How to Calculate Overtime Pay Like a Boss

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Most people know that overtime is paid to an employee for time in excess of forty hours in a week. These additional hours are usually paid at a rate of one and a half times the employee’s regular rate of pay. While this may sound simple and straightforward, tracking and paying overtime can be a lot more complicated than people think. Incorrectly calculating and paying overtime can lead to costly corrections, audits, and penalties. While some employers may have agreements with employees to limit overtime, it is critical that employees are properly paid for any time worked. All time worked is compensable time and must be paid in accordance with the applicable federal or state regulations. 

The first thing to determine is whether overtime rules apply to the employee or not. The Fair Labor Standards Act (FLSA), among other things, states the federal overtime provisions that employers are required to follow. Certain types of workers are exempt from these overtime rules, and the FLSA provides some general guidelines to help employers determine an employee’s FLSA exempt or non-exempt status. Employers with workers who are covered by the FLSA required to pay eligible hours at a rate of at least one and a half times the employee’s regular rate of pay. 

Per the FLSA rules, the hours counted for overtime calculation purposes include any time worked in a single work week. This means that any paid time off that an employee may have during the work week does not count toward overtime. It is also important to note that a work week is not necessarily the same as a calendar week. The FLSA defines a work week as a fixed and regularly recurring period of 168 hours, or seven consecutive 24-hour periods, which can begin on any hour of any day, and can even vary among different groups of employees.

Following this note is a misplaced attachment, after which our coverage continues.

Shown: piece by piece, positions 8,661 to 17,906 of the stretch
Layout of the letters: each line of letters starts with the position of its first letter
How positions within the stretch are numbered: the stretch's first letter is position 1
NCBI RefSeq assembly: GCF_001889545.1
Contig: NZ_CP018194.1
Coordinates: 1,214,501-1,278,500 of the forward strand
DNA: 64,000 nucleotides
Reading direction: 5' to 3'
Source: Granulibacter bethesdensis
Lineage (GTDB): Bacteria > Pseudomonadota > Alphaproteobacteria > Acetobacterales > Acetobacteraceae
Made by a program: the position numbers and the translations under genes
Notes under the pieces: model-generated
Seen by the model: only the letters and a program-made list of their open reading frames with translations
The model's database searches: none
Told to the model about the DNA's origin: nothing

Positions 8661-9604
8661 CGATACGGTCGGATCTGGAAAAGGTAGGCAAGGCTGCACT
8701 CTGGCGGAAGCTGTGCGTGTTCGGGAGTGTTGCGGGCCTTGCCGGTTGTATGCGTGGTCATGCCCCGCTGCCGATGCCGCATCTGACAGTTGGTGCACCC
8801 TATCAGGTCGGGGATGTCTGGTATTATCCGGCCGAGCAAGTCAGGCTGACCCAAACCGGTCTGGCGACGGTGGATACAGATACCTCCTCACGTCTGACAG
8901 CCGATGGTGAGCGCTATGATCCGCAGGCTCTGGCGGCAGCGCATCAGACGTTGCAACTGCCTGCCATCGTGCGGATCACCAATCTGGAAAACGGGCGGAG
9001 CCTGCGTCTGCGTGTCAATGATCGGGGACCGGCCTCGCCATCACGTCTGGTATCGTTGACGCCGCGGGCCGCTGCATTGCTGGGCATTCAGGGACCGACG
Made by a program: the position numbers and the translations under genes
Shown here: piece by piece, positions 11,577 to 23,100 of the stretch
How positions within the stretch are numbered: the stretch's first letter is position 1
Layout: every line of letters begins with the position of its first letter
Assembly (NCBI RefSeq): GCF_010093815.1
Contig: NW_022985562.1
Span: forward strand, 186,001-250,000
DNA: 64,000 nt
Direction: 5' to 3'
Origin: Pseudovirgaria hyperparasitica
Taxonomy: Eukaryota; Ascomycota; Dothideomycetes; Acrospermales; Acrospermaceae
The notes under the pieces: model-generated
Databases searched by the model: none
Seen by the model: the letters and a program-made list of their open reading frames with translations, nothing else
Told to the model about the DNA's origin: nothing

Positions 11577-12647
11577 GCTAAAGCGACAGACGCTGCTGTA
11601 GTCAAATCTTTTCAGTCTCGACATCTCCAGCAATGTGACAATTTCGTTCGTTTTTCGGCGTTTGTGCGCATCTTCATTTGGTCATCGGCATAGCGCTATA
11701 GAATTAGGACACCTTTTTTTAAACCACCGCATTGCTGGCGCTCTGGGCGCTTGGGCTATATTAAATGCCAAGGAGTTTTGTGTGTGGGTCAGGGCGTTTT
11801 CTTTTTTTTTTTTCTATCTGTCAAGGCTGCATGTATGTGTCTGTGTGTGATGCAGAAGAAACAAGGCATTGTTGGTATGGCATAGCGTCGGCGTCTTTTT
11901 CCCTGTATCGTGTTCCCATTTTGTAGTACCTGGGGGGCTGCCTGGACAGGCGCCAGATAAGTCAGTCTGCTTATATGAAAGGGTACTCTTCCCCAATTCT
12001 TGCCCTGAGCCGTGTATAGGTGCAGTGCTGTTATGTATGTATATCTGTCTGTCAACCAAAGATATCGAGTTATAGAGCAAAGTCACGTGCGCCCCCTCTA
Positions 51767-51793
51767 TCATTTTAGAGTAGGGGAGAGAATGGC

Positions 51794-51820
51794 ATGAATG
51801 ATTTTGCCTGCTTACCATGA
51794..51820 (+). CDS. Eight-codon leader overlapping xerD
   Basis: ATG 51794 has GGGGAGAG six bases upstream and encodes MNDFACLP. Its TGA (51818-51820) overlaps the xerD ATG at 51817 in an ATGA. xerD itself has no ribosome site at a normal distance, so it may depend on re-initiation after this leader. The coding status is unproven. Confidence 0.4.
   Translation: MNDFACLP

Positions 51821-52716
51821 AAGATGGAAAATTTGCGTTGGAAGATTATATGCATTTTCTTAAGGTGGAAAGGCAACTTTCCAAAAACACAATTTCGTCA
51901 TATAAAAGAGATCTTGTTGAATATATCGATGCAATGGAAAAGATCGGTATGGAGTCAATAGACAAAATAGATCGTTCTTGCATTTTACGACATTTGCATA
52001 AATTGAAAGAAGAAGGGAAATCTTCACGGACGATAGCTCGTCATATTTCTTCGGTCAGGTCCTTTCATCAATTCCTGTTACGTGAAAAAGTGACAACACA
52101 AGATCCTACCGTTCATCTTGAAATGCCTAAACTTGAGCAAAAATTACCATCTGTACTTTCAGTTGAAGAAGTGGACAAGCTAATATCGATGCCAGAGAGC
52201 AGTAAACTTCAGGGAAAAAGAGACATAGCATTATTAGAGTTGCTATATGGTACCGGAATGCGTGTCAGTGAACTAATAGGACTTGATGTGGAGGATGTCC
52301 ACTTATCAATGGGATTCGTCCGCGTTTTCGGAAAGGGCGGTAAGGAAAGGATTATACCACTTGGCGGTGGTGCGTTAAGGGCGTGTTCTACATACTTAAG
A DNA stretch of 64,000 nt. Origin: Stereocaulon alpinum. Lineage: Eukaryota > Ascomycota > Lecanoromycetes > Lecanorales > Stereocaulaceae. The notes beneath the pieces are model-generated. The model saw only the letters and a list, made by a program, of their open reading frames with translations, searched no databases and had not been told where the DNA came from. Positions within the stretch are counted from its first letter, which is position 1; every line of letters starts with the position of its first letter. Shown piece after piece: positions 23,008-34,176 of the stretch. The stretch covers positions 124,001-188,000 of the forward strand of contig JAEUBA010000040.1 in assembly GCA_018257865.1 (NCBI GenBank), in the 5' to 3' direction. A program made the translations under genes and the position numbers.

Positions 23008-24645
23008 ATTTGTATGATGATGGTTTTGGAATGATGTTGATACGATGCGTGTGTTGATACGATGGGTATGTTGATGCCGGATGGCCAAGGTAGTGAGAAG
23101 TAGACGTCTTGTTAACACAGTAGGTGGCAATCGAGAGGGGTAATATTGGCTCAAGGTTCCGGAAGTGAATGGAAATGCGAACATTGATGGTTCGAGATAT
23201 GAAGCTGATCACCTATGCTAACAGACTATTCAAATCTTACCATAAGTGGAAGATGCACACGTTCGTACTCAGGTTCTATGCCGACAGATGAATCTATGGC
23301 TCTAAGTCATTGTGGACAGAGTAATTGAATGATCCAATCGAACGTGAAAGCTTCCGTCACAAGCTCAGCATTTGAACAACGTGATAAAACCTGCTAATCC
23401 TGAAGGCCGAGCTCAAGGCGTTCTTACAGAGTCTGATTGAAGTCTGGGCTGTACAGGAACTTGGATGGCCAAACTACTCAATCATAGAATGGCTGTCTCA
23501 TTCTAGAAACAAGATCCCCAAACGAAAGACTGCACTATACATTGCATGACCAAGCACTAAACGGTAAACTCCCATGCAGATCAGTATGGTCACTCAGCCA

There is no requirement for employers to pay overtime for time worked on weekends or holidays under the FLSA. However, different states may have their own rules when it comes to overtime. Some states require overtime based on the number of hours worked in a single day, or based on consecutive hours or days worked. Businesses may also choose to follow a more generous set of overtime rules as an added benefit for their employees. As with most situations involving discrepancies between federal and state regulations, the best bet is to follow the rule that is most beneficial to the employee. 

Some businesses may have employees who work in multiple jobs or positions in the same work week, with different rates of pay for each job they perform. In these cases, the FLSA determines the employee’s regular rate of pay by calculating the weighted average of the rates paid for all hours worked during the work week. This means overtime rates for employees who normally perform multiple jobs can vary from week to week. 

Having a proper system for tracking employees’ time is a crucial part of making sure overtime is handled correctly for your business. Taking advantage of easy-to-use technology and an expert team of payroll professionals can ensure your practices are accurate and compliant, saving you the time and headache it takes to manually track your employees’ hours. Contact Valor Payroll Solutions today and see how we can help manage and streamline your timekeeping process!

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Christina Hageny

President - Valor Payroll Solutions

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Christina Hageny

President - Valor Payroll Solutions

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